The Breville grinder has a digital counter that allows you to define how long the grinder will run. As the Baratza unit had a pulse or 60-second timer, the Breville unit allows you to define the time down to 0.2 seconds in length. That gives you more options for grind time to perfect the consistency to your liking.
The Grinder Pro also has a large 18-ounce hopper standard for fresh beans out of the bag. You can just grab the pull tab on the lid, pop open the hopper, put your beans in, and then allow the machine to do the work. The grinder will grind directly into a portafilter, grind container, filter basket or paper filter. That is one thing the Virtuoso doesn’t do beyond the portafilter.
You’ll have to transfer the fresh grounds to a filter there, but it can be hands-free on the Breville unit with more options. It also has a sealing container if you want to grind some for tomorrow and have them ready to go at a moment’s notice.
Cleanliness with the Breville unit is comparable to the Virtuoso. It comes with a brush to clean out the grinds left in the machine. The catching containers, whether a filter basket or paper, can be removed to allow for cleaning. The machine will be easy to keep clean after every use.
In most store you’ll find the Breville grinder to be cheaper than the Virtuoso so if price is a concern definitely look to the Smart Grinder Pro first or even consider trading down further to the even less expensive Baratza Encore.
You can see a good comparison of the Smart Grinder Pro and the Barazta Encore here if you are on the fence.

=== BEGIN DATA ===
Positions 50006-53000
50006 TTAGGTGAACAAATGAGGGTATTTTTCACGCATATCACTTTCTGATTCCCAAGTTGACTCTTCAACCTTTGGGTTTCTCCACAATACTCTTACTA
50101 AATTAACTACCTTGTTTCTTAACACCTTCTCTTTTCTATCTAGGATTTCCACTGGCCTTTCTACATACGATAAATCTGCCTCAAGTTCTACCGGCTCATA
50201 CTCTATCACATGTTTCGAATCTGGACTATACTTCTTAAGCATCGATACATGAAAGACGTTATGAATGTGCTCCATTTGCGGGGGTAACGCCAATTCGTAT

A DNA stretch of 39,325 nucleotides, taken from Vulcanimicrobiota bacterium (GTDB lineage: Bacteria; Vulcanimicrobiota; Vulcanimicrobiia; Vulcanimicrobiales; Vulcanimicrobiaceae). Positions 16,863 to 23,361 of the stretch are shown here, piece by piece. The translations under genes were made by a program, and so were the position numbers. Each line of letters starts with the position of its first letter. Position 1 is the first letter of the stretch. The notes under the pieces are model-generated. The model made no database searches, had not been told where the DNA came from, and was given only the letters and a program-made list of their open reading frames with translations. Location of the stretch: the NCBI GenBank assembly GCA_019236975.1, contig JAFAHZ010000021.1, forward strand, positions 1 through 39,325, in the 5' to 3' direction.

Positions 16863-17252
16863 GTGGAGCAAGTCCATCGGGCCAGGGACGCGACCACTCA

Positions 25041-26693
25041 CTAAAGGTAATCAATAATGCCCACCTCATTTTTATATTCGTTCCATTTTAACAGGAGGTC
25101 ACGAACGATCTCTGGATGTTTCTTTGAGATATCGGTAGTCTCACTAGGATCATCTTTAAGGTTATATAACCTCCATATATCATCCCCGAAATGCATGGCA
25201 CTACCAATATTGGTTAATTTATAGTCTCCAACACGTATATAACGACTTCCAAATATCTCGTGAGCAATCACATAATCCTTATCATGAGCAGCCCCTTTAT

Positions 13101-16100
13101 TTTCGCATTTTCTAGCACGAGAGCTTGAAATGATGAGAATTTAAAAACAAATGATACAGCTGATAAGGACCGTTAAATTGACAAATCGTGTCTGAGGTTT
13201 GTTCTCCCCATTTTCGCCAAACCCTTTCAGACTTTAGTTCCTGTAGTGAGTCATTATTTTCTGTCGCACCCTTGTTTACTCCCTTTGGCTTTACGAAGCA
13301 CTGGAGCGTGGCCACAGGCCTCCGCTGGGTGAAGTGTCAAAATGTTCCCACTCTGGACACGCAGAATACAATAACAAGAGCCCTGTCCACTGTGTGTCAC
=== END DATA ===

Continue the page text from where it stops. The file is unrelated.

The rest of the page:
Both the Breville and Baratza units have a 1-year limited warranty for parts and workmanship, which is pretty standard. Based on their detailed assembly and designs for reliability, the 1-year is probably good enough. They both seem like they will go well beyond that timeframe without an issue.
Which would I choose between the Baratza and the Breville?
If I stick to my original search for features and value, I think the leader between these two options would be the Breville Smart Grinder Pro.
The Breville unit has a few more features like the timer function that allows me to choose the time instead of just a push button or 60-second option. It is also a little cheaper than the Baratza unit based on the suggested retail price.
Both do have great reviews online for consistent grind quality, so the biggest difference may just be in the visual design appeal to the buyer. The Breville with the dials and digital display exude technology a little more than the Breville with its simple elegance and classic design style.
The choice is yours, what would you choose?